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In 1998, the Pennsylvania legislature voted to prohibit name changes for people with serious felony convictions. (Amy Sisk/WESA)

Three transgender Pennsylvanians are suing the state over a law that bars people who have been convicted of serious felonies from changing their names. The law is meant to prevent fraud, but the plaintiffs say it goes too far, and that they have a constitutional right to change their names.

“There are plenty of individuals with felony convictions, transgender individuals among them, who seek to have a name change and aren’t doing so for a fraudulent purpose,” said Patrick Yingling, a Chicago-based attorney at the Reed Smith law firm. “Whether someone is transgender or not, they should be able to go before a court and explain the legitimate reason why they need a name change.”

Yingling and a team of lawyers at Reed Smith, as well as the Transgender Legal Defense and Education Fund, are representing the three transgender women pro bono in the suit. 

Under Pennsylvania statute, people who have been convicted of serious felonies, including murder, rape, and robbery, are prohibited from changing their legal names. People convicted of less serious crimes must wait at least two years after completing their sentence, and not be on probation or parole, before obtaining a name change.

The lawsuit, filed last week in Commonwealth Court, says transgender people who cannot change their names often must share personal details about their gender against their will. As a result, the suit says the law violates their right to privacy under the state constitution.

“It’s important to realize that these are individuals who just want to live their lives with a name that matches their identity,” Yingling said. “It’s a big deal to have to show government-issued identification that doesn’t match your appearance, and to deal with how people may react to that.”

In their complaint, the plaintiffs say the problem can arise in a range of situations, such as applying for a job or going to the bank. They say they have faced harassment and scorn when police ask to see their ID, and when they must show their ID at restaurants and bars.

For example, plaintiff Chauntey Mo’Nique Porter said in a sworn affidavit, “recently, while attending a club with friends, a bouncer viewed my government-issued identification card and announced, ‘That’s a dude!’ to surrounding patrons.”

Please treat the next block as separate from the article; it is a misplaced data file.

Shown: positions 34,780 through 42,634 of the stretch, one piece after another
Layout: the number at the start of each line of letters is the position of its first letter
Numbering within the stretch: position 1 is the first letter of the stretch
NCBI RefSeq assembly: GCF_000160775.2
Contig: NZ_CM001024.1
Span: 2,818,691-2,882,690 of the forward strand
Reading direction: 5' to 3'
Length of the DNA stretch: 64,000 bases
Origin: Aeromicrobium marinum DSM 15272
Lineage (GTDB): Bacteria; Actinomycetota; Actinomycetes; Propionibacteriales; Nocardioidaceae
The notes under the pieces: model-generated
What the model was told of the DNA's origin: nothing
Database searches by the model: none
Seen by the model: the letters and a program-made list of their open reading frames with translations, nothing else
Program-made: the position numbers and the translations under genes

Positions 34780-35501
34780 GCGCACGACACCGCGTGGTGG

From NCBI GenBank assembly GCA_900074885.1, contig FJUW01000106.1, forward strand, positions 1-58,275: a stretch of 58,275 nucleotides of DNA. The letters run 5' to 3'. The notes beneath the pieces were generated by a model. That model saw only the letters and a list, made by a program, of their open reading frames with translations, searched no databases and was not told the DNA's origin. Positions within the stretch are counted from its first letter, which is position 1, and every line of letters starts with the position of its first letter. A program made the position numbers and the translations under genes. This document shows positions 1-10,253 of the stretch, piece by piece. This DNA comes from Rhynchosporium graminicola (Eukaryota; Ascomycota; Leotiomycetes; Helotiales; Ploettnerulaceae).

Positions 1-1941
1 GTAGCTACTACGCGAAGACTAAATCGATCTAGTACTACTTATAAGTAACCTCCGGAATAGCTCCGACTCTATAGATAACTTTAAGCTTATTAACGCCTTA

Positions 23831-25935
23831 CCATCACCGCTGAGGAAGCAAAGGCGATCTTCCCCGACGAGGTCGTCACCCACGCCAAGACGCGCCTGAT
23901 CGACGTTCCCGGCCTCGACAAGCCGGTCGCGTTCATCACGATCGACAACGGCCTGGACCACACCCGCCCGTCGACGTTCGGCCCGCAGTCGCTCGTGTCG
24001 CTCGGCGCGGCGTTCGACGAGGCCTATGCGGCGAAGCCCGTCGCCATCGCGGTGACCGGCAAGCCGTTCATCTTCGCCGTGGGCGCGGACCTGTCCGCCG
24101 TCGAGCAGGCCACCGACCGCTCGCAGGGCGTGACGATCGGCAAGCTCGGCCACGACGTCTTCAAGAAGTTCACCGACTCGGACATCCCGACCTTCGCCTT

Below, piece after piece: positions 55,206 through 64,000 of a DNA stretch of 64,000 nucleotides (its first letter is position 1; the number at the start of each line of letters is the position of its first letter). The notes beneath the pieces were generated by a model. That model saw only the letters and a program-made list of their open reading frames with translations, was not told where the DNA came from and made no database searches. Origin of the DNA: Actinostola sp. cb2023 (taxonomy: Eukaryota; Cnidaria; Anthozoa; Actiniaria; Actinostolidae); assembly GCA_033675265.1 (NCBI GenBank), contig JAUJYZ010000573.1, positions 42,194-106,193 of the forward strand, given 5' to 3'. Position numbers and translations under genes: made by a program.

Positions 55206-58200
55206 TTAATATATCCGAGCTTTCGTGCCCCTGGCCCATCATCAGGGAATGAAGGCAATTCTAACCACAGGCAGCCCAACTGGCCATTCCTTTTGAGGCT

Porter, 39, was convicted of aggravated assault in 2008.

Another plaintiff, Alonda Talley, was convicted of aggravated assault a year later. In written testimony, she said when police have viewed her ID, which bears the name she was given at birth, they have threatened to arrest her for “misrepresentations” or “false pretenses.”

Talley, 32, said she also has been questioned when she goes to vote and tries to pay bills over the phone.

“As a result,” the suit says, “Ms. Talley is forced to inform strangers that she is transgender or forced to come to an office in person to complete tasks that others can do quickly over the phone.”

The third plaintiff, Priscylla Renee Von Noaker, was convicted of rape in 1987. The 68-year-old served 10 years in prison. In her affidavit, she said, “I have suffered two recent heart attacks, but when I go to the hospital for treatment, I cannot use my preferred name; instead, I must use a name that does not match my gender expression and with which I have never identified.”

In addition to the Commonwealth itself, the Pennsylvania Department of State and its acting secretary, Kathy Boockvar, are named as defendants. A department spokeswoman declined to comment on ongoing litigation.

The plaintiffs contend that, if they could change their names, the state would still have means to prevent fraud. Under the usual practice for obtaining a name-change, those seeking to change their names usually must advertise a legal notice in two newspapers or similar publications.

That requirement, and the publicity it could potentially create, is known to cause discomfort for some transgender people. A judge may waive the requirement in some cases.

Yingling, the plaintiffs’ attorney, notes that a judge must approve any name change. That, he said, provides another safeguard against fraud.